Tribe fans had an extra reason to celebrate on Tuesday night as the Colorado Rockies pulled off a dramatic 2-1 win in 13 innings over the Chicago Cubs at Wrigley Field, with former Indians prospect Tony Wolters at the center of the epic game-winning hit to end a marathon National League Wild Card contest.
The run of three straight National League Championship Series appearances for the Cubs came to a crashing and shocking halt after the hometown club lost on back-to-back days of October baseball to be eliminated from the postseason on the first official day of action. The Cubs hosted the rival Brewers in a National League Central tie-breaker on Monday, but Milwaukee came away with a 3-1 upset win at Wrigley Field to earn the division title. The loss forced the Cubs into the NL Wild Card game against the Rockies, which had lost its own game #163 at Los Angeles against the Dodgers on Monday evening.
The Rockies, led by former Tribe pitcher Bud Black, took a lead three batters into the game on a sacrifice fly by Nolan Arenado that scored Charlie Blackmon after his walk and a double into the ivy by DJ LeMahieu. Kyle Freeland, a 25-year-old left-hander coming off of a 17-7 record with a 2.85 ERA in the regular season, worked six and two-thirds shutout innings before the Cubs tied the game with two down in the bottom of the eighth off of Adam Ottavino on an RBI-double by Javier Baez.
Kyle Hendricks, who came on for the final two batters of the 12th, returned to the mound for the Cubs in the 13th and retired LeMahieu and Arenado. Trevor Story singled on the next pitch and moved to third on a base hit by Gerardo Parra. Wolters, who came on in the bottom of the 12th as part of a double-switch, fell behind on back-to-back changeups before a fastball up and out of the zone. The reserve backstop reached out for the 1-2 pitch and bounced the offering off of the edge of the mound and into center field, scoring Story with the go-ahead run.
Scott Oberg, who struck out the only batter that he faced in the bottom of the 12th, struck out the side in order in the 13th to eliminate the Cubs while becoming one of just three pitchers in Major League history to face four batters in a postseason game and strike out all four.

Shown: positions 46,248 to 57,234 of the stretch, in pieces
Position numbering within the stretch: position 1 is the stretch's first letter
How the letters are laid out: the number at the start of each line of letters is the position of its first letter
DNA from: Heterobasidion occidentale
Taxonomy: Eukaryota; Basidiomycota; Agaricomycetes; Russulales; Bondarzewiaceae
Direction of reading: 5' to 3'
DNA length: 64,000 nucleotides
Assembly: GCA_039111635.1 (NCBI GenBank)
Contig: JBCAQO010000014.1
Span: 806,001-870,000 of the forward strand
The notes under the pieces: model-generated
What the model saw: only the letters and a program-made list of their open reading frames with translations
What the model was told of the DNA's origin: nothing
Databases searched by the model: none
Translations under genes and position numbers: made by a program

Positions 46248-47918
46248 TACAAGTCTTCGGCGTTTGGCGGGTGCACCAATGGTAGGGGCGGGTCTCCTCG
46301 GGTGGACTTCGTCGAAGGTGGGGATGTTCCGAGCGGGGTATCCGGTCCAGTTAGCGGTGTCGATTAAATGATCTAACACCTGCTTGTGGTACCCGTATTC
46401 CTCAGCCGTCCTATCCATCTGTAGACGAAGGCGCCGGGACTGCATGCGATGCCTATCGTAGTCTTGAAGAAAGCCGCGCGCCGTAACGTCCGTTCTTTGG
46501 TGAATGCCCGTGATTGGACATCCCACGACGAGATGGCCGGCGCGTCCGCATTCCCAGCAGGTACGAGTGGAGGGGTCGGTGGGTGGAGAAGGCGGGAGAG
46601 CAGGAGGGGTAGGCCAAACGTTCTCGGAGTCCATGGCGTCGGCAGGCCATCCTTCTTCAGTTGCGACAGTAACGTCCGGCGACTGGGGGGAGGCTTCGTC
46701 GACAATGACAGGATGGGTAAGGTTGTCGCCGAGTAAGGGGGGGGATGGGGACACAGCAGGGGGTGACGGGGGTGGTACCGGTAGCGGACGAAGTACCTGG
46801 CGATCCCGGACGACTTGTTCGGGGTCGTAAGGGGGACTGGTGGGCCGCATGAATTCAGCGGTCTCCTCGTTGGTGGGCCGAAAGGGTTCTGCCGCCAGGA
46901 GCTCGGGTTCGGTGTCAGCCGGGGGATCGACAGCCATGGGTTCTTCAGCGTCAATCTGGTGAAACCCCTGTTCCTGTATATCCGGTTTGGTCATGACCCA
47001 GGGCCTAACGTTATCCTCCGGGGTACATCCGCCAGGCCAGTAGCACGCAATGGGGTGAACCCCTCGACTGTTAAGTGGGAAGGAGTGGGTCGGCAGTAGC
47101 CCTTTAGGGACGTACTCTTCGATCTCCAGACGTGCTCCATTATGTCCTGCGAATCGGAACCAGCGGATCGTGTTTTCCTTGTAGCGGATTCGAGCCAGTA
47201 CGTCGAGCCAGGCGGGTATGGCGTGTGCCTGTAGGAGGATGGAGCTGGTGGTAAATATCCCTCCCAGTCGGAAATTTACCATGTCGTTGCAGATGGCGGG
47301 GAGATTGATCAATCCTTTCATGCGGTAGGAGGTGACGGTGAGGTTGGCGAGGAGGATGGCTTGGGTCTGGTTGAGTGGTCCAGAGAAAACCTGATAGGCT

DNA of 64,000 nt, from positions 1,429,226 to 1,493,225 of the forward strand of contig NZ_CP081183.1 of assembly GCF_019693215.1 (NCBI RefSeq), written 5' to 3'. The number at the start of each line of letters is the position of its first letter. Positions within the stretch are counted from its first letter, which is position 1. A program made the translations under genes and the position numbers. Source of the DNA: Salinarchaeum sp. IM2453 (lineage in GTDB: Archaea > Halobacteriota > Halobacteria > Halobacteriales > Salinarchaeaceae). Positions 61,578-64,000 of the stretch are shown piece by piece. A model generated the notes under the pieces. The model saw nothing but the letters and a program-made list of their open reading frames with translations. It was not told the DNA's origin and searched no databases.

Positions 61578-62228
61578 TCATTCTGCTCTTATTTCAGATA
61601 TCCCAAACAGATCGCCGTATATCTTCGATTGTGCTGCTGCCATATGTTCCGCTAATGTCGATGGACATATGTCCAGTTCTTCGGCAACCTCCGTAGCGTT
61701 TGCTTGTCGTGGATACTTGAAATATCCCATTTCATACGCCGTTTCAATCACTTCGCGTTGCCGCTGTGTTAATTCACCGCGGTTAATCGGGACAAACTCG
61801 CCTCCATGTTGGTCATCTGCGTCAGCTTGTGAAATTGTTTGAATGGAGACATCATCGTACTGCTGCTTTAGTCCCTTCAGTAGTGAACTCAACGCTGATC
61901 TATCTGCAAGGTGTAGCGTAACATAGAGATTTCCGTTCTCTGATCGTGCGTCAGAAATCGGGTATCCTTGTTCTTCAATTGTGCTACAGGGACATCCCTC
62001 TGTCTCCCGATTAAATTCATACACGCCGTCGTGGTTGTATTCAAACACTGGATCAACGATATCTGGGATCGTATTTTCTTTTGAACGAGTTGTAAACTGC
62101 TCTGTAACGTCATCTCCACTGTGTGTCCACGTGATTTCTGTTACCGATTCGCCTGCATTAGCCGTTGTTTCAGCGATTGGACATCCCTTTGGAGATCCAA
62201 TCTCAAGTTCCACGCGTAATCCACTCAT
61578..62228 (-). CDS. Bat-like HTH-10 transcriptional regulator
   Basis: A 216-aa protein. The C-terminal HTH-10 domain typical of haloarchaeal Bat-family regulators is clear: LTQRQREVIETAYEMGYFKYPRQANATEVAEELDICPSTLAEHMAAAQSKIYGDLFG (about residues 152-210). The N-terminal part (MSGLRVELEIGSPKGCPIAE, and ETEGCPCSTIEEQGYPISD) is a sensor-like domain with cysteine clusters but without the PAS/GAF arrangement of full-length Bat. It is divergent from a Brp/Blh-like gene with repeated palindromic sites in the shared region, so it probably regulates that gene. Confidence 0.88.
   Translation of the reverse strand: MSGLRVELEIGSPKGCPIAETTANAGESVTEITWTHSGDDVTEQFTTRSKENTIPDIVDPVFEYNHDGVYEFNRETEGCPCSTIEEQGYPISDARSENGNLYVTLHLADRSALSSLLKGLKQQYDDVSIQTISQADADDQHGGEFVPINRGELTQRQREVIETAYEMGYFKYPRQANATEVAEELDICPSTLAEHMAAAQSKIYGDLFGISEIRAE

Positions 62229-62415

The Rockies advanced beyond the Wild Card round for the first time since 2009 and just the fourth time in franchise history. They lost in the one-game play-in last season to the Arizona Diamondbacks for an early exit.
Wolters was about the unlikeliest of heroes possible in the contest, which just adds to the allure of the game of baseball. The left-handed hitting utility man, who has logged innings with the Rockies at catcher, second and third base, shortstop, and left field in three seasons in Mile High, was on the field in crunch time in one of the biggest games in the 26-year history of the Rockies organization and has now become a legend for the club. A career .226 hitter who batted just .170 this season in 74 games with Colorado, Wolters was marred in an 0-for-15 skid at the plate (his third hitless streak of the year that length or longer) and his trip into the batter’s box in the 13th marked the first postseason plate appearance of his career.
With one hit, he knocked out the same Cubs club that crushed his former team’s title hopes in 2016, the same year that the Tribe dropped him from the 40-man in a roster crunch at the end of spring training.
Wolters was a third round pick by the Indians in the 2010 draft out of Rancho Buena Vista High School in Vista, California, opting to forgo a full ride to the nearby University of San Diego to begin a pro baseball career. He was the team’s third overall selection that draft, following fifth overall pick Drew Pomeranz and second rounder LeVon Washington, a junior college outfielder from Florida. The class proved not to be one of the finer ones in Tribe history, as just 12 players have reached the Majors of the 50 selected (nine of whom did not sign with the Indians after their selection and were later drafted and reached the Majors elsewhere).
A shortstop at the time of his selection and a member of the 18U USA baseball team, Wolters was a top ten prospect in the Indians organization from the start. He was ranked eighth overall in 2011 and seventh the following year by Baseball America.